Having a daughter circumcised can bring a family close to the brink of financial ruin. This alone should seem reason enough for the poor to shy away from the age-old tradition. Oddly enough, the economic benefits are an incentive for the poor to scrape enough together to have their girls circumcised. Once a girl is cut, she is a financial commodity. She is ready to be married off. For the bride’s family, marriage means animals and money—a dowry.
The poorer the family, the higher the asking price often will be for the girl. For some men this can be a large problem. “I don’t have the prestige to marry a girl from a rich family,” sighed one Maasai boy. “So I have to make a plan of how to earn enough money to pay for many cows to get a poor man’s daughter.”
Although many of the traditions and reasons for cutting genitals off girls vary from tribe to tribe, the financial aspect is one that seems constant. Cut girls are ready to be married off, whether they are nine or 15 years old.
Miles away from the dusty Maasai village, the rainy season had just lifted from East Pokot. The arid, desert-like climate east of Lake Victoria is a harsh place to live. Water is normally scarce and during most of the year, the men take the cattle to water holes far from the villages. Women and children are left behind to manage as well as they can, with little food and no milk. The women walk for hours to the closest well or manage to dig up some water from the mud of the drying rivers. This water is nowhere near clean, but it is water all the same.
During the rainy season, water is in far too much abundance. Rivers overflow, making it impossible to pass. Malaria-infested mosquitos flourish during the rainy seasons and add to the hardships.
There is, however, a short period following the rainy season before everything dries up. In the month of July, East Pokot becomes a vivid and luscious, fertile place. I was awestruck by the beauty of the region, which seemed to be nothing less than a Garden of Eden.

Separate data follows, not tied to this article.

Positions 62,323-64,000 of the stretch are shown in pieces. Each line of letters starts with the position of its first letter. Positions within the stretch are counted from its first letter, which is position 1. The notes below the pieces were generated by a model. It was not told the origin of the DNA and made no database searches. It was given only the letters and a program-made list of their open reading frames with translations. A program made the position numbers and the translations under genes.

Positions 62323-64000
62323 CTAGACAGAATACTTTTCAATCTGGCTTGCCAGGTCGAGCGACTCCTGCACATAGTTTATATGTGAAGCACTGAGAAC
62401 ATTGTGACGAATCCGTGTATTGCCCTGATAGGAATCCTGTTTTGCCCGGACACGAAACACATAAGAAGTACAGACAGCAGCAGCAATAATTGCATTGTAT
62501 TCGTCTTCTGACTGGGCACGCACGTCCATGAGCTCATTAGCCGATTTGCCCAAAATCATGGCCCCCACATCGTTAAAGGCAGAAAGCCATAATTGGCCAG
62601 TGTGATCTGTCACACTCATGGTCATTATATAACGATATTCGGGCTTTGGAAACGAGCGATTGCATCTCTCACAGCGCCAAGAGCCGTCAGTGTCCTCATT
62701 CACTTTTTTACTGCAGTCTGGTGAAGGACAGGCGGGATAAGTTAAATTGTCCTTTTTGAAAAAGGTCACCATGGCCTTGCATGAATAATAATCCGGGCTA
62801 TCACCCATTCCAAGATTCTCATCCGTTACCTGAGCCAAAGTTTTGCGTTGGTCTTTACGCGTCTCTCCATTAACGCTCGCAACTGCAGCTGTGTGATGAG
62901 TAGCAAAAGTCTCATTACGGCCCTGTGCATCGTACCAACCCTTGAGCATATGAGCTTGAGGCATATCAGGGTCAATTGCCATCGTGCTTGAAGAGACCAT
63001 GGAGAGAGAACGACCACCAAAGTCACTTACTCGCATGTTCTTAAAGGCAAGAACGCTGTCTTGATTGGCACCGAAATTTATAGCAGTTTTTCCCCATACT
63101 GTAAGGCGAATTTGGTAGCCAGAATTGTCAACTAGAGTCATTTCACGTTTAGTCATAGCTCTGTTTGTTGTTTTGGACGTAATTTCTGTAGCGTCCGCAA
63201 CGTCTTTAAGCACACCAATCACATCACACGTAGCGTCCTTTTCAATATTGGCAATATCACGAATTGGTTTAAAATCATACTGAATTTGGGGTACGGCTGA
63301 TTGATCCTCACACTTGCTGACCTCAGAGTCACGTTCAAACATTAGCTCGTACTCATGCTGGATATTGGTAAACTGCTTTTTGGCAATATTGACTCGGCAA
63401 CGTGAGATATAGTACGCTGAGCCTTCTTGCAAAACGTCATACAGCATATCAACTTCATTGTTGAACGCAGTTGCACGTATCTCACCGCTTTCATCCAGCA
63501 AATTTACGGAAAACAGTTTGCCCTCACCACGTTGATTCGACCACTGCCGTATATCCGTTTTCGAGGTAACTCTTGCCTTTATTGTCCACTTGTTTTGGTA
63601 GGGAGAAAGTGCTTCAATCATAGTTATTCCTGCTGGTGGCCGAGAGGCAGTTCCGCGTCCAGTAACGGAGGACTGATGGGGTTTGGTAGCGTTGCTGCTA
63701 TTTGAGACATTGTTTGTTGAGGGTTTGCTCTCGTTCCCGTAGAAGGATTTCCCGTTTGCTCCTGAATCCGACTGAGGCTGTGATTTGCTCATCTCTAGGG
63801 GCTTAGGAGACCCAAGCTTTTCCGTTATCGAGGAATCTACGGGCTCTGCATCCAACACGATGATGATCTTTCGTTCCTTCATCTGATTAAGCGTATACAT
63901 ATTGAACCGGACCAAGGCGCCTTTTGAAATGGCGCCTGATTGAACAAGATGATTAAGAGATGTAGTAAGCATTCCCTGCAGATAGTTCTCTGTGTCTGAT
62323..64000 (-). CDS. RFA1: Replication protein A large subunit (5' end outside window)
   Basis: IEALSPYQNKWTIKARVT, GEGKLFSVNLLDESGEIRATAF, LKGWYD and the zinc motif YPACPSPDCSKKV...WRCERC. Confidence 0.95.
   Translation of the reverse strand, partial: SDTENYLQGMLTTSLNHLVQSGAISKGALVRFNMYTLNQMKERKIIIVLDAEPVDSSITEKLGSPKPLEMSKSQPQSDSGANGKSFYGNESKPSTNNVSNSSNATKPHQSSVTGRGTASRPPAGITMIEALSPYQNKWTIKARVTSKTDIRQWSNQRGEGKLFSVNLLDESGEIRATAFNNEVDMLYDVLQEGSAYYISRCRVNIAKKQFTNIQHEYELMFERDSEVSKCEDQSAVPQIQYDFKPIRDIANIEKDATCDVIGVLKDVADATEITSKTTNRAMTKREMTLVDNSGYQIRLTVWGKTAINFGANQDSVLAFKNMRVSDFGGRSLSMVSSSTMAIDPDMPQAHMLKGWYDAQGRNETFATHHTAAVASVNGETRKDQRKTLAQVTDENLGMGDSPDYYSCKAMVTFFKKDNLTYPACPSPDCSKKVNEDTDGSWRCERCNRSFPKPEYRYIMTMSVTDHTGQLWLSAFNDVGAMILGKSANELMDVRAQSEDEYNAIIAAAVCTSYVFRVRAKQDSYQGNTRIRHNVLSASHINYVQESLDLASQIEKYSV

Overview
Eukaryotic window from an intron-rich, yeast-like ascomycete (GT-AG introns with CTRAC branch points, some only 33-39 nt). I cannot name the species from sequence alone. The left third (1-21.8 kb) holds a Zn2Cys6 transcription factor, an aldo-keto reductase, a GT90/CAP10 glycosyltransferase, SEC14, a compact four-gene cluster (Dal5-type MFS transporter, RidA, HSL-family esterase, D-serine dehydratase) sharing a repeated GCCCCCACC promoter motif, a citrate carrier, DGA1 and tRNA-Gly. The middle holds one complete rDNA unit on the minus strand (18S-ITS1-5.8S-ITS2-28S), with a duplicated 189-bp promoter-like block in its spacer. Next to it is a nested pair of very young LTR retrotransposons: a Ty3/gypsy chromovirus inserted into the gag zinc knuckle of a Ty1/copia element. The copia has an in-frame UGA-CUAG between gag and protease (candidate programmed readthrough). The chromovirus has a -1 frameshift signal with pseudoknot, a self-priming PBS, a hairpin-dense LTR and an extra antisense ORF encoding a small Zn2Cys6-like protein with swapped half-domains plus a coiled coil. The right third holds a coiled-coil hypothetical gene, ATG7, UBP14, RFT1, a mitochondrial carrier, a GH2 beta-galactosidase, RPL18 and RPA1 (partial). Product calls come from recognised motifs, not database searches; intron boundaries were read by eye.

One of the girls, Alice Chareem, rolled her eyes at my ignorant statement. “Come back any other time of the year,” she dryly stated.
During July, there is a small window of opportunity for the East Pokot when there is enough food and water to go around and when the malaria-infested flies are not quite as active. This is when girls all over the region are cut. They become the initiates—the old ritual that brings the girls in to womanhood.
“Come! The initiates are dancing!” beckoned Alice. At age 26 she was not circumcised. She was the first in her region to resist the tradition and had paid a high price for this. Despite not being cut, she found an East Pokot man willing to marry her. The marriage ended in divorce after years of physical and mental violence on his side. She feared that he would arrange a forced circumcision while she was giving birth to her third child, so she left him. The threat was a real one. Women who either intermarry from tribes that do not circumcise or who have withstood the pressures of circumcision have been forcibly cut during childbirth.